By Buvana Sharma
My mother is a connoisseur of many things but it is her knowledge of mangoes that astounds me. From just a whiff or a bite she can trace a mango to its origin and finds the best way to cherish the flavor of each fruit. Some may call it an obsession, but I think it may be her superpower.
- Madhuri Sharma, Co-Founder & COO
Mom and mangoes
While planning a trip to India, the most frequently asked question is, "when is the best time of year to visit?" My answer is simply, "during the mango season". From about early May to early July the mangoes flood the market and the mango frenzy is at its peak. The heat and humidity in most parts of India can get a bit uncomfortable, but for a true "mango aficionado" it is a small price to pay. From North to South and East to West, various regions grow its own variety of mangoes, each distinct and peculiar, marked by varying degrees of sweetness, tanginess, flavor and fragrance - very characteristic to the regions they represent. Like wine, they have to be savored and relished and a true connoisseur will be able to detect the fruit's origins with just the smell and a sizable bite of the heavenly fruit. Like someone with a sensitive ear that can distinguish a Staten Islander from a Long Islander, I have been blessed with a palate that can track a mango to its place of origin, just by its flavor, color, the texture of its pulp and characteristics of its skin.
India has over 260 varieties of mangoes out of which 12 are most popular. If you were to begin your trip in Northern India, the Chaunsa from Himachal would be a good one to start with. Then you would probably easily get your hands on Alphonso/aapoos in Maharashtra, so popular that families buy them by the baskets versus dozens. Kesar in Gujrath gets its name from the "saffron" color of its sweet juicy pulp. This variety is widely used for making "aam rus", a sweet side dish to go with pooris and ghee during the mango season. A distinct feature of this variety is that the skin remains green even when ripe, in direct contrast to the sunrise orange flesh. Another popular mango in the North is Langda, which translates to "lame" and is named after the disabled farmer who first cultivated it. Raspuri is yet another variety used primarily for its juicy pulp in making lassi, a buttermilk based drink that is a staple to Punjabi cuisine. If you prefer, you could puncture a small hole in a ripe fruit and suck its interior dry without even having to cut it!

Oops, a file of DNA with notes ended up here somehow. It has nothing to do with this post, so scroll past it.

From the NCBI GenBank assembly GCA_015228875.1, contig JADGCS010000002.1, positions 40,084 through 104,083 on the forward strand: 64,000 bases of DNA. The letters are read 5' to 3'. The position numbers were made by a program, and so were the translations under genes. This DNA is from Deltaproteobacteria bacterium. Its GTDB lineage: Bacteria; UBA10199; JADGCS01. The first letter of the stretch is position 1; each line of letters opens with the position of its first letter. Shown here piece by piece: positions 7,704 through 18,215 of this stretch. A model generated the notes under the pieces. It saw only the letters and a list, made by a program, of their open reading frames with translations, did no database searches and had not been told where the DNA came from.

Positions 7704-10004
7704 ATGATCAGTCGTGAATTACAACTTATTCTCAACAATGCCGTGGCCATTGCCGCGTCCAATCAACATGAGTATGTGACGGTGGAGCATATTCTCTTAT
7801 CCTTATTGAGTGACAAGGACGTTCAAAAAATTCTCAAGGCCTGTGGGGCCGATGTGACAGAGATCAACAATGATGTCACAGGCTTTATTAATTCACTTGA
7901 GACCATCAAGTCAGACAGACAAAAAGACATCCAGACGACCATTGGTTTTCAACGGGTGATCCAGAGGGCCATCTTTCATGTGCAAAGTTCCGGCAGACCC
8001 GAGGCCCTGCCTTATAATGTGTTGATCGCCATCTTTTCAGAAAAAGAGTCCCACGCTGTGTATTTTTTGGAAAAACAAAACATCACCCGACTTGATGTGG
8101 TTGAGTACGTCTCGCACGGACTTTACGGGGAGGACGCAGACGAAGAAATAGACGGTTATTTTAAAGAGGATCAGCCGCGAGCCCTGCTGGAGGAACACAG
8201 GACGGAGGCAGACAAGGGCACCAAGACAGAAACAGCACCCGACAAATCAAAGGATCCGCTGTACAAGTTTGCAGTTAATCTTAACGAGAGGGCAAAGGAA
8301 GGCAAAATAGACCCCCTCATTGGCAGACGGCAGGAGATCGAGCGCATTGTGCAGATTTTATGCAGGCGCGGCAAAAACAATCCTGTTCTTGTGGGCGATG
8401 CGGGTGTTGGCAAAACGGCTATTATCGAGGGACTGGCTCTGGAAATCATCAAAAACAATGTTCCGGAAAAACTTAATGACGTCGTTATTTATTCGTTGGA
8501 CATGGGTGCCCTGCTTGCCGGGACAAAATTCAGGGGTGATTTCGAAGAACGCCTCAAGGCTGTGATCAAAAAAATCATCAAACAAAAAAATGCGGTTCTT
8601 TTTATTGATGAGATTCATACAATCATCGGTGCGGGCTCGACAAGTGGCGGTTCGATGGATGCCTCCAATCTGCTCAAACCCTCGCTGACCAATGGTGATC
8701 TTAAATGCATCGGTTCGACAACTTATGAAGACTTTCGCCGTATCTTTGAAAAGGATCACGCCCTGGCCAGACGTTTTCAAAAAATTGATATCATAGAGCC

Stockvault mango tree
While descending South you might chance into Banganpalli in Andhra. The appeal for this variety lies in its smooth glowing golden skin but also its fiber-free pulp that is marked by a milder sweetness. It is no wonder that this ranks as one of the favorites of the masses in the later part of the season. Neelam from Tamil Nadu, named after the color "blue" is another popular variety. The dark green & white powdery skin that almost looks blue in the moonlit nights, is quite the opposite of Banganpalli; the skin is much thicker but the intensity of sweetness definitely higher, appealing to the ones with more of a sweet tooth. Himam Pasandh, a rare more expensive hybrid fruit, can easily win the title of "King of Mangoes”. A larger fruit with a flavor & sweetness to match its size, it lives up to its name, which translates to the King’s choice. Coming down to Karnataka, you have the Tothapuri. The diversity of the use of this variety is mind-boggling. From pickles to salads, to snacks with salt & chili powder smeared on it or a perfect dessert its versatility is quite appealing. Another variety Mallika, which means “jasmine”, is commonly found in the tail end of the season and like the flower is packed with a lot of fragrance and a sweetness to match it.
While I can appreciate all these varieties, my all time favorite is the Romani - the mango that disguises itself as an apple! Its late appearance in the market proves that mother nature truly saves the best for last! Starting from the easy-to-peel thin skin, the round yellow shape, the fiber-free juicy pulp with only a very small seed to throw away, it satisfies your every craving and leaves you wanting for more! It's the perfect grand finale to the mango season, leaving you with an aftertaste that can last you a whole year, or at least until the season arrives again!